Mental wellbeing
What’s more, planting the seeds and watching them grow is beneficial for your mental wellbeing, as it can reduce stress and give you a sense of accomplishment. 

With grocery prices rapidly increasing, enjoying homegrown produce will also benefit your wallet, as growing from seeds is relatively cheap and doesn’t require any special tools or equipment. It does need patience though!

And finally, setting up your vegetable garden promotes sustainability and helps you follow a more environmentally conscious, eco-friendly lifestyle. If you’re looking for more tips to go greener, check our blog on Household sustainability and recycling tips.

Seedlings Growing In Soil

To start the process of spring vegetable gardening, follow our checklist below:

Pick your favourite vegetables

Select the vegetable you want to grow, depending on your conditions and preferences. There’s a whole range of vegetables that are grown successfully in the UK’s climate, including carrots, parsnips, lettuce, spinach, tomato and peppers. You can learn more about different vegetables and their growing process from the Royal Horticulture Society.

Buy the seeds

Get the seeds of your favourite vegetables from a local garden centre or a supermarket. In fact, flower, herb and vegetable seeds are available in a wide range of places, from discount stores to DIY stores, offering you a wide selection of products to choose from.

Potted plants alternative

If you want to make spring vegetable gardening a bit easier for yourself, you can also buy potted part-grown plants and place them directly into the garden soil. However, while growing vegetables from the plant saves you some time, you’ll have fewer choices in terms of varieties you can grow and this tends to be more costly than growing from seed.

Get a seed tray and soil
While you’re in the process of choosing and buying the seeds for your vegetable garden, you might want to consider adding a seed tray and a packet of seedling mix to your basket, as they’ll come in handy during the sowing process.
Start with planting the seeds indoors
Planting your seeds indoors first is a great way to get a head start on the growing season, especially for vegetables that require a longer growing period or warmer temperatures to thrive.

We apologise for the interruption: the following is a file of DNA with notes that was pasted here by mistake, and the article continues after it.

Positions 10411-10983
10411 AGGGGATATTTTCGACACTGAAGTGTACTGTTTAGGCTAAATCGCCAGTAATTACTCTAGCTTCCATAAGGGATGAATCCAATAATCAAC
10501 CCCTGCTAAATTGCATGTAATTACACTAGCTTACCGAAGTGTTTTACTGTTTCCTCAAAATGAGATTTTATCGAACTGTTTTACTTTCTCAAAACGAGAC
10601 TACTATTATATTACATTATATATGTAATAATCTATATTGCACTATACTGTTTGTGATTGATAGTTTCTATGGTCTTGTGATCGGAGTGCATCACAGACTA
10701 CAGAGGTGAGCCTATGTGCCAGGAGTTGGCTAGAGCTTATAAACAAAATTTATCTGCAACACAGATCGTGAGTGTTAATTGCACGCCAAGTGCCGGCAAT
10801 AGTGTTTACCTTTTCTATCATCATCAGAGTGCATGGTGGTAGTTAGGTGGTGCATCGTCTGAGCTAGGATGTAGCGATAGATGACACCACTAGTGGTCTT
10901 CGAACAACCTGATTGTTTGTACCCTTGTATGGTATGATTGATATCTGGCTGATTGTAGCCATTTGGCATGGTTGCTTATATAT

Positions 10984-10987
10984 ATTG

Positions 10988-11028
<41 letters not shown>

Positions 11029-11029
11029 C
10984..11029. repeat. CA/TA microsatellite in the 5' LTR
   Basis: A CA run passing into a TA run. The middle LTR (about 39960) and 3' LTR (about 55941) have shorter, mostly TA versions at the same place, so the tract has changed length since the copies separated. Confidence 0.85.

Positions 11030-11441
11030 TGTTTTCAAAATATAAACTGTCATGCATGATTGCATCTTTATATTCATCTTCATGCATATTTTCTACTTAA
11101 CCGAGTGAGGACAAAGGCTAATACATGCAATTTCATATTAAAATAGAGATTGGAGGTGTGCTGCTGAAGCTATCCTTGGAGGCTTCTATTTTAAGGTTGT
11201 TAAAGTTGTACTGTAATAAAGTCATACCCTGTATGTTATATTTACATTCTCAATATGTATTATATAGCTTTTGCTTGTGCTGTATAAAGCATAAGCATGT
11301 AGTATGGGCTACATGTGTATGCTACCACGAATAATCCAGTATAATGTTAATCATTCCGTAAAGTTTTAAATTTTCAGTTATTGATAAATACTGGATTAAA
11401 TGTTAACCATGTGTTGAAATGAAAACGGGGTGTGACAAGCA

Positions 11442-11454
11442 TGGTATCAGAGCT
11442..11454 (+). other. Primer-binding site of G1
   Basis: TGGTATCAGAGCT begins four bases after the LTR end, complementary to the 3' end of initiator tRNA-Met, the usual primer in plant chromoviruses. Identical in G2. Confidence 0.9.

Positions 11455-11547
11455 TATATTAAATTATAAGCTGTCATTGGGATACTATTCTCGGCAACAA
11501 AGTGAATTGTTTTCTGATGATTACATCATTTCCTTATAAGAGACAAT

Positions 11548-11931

Simply fill the tray or small pots with seedling mix and moisten it slightly to prepare a good, healthy environment for the seeds. Then, make a small hole with your finger into each cell or pot, place a few seeds inside and cover them with the soil. However, remember then different seeds have different requirements for planting depth and spacing, so make sure to follow the instructions provided with the seeds.

Let the seeds root
After the planting, place the seed tray in a warm, well-lit location, such as a sunny windowsill, to encourage germination, but be careful to avoid too much direct sunlight. Don’t forget to water the seeds regularly to make sure the soil never dries out and remains constantly moist. Spray bottles are super useful when watering the seeds, as they provide a gentle, even distribution of water without disturbing the seedlings.

Move seedlings outdoors
Once the temperatures outside increase and your seedlings develop several small leaves, you can carefully move them into garden beds or containers outdoors. Similar to sowing the seeds, make sure you keep gaps between each plant, giving them enough space to take root and grow.

Look after the vegetable garden
From this step, all you need to do is regularly look after your vegetable garden, water the soil on a daily basis (unless it’s raining heavily) and regularly check for any pests and diseases. Some vegetables, such as tomatoes and cucumbers, might need additional support to be kept upright when growing.

Start a herb garden

If you’re a passionate chef and a gardener in one person, spring is also a great time to set up your own herb garden, providing you with a source of fresh, flavourful ingredients right at your fingertips. 

The process of growing herbs is almost identical to planting vegetables, however, you can usually see and enjoy the results of your efforts in a much shorter period of time. From basil and parsley to dill and various types of mint, herb seeds are widely available in supermarkets, DIY stores and garden centres, making it super easy to start your gardening adventure.